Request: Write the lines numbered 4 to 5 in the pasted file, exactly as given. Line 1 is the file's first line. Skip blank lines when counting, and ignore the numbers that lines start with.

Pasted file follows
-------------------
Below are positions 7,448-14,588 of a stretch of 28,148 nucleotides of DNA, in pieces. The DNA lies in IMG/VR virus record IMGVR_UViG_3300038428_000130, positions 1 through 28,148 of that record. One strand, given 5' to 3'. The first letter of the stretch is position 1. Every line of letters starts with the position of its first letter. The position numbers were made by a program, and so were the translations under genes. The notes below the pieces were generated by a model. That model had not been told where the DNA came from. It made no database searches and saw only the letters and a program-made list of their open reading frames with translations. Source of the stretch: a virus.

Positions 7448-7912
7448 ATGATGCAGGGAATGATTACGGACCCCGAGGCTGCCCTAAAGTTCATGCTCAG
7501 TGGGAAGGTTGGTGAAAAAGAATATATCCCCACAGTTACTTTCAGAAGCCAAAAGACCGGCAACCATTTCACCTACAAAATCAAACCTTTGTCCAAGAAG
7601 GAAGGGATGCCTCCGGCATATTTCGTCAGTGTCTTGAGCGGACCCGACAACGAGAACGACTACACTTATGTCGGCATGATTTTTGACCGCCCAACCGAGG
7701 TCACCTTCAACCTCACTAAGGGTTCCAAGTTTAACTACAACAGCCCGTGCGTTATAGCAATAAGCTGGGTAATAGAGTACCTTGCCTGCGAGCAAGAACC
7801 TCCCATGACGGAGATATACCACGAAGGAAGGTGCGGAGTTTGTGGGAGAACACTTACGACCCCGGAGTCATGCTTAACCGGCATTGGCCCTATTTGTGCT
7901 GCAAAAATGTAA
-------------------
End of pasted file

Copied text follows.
7501 TGGGAAGGTTGGTGAAAAAGAATATATCCCCACAGTTACTTTCAGAAGCCAAAAGACCGGCAACCATTTCACCTACAAAATCAAACCTTTGTCCAAGAAG
7601 GAAGGGATGCCTCCGGCATATTTCGTCAGTGTCTTGAGCGGACCCGACAACGAGAACGACTACACTTATGTCGGCATGATTTTTGACCGCCCAACCGAGG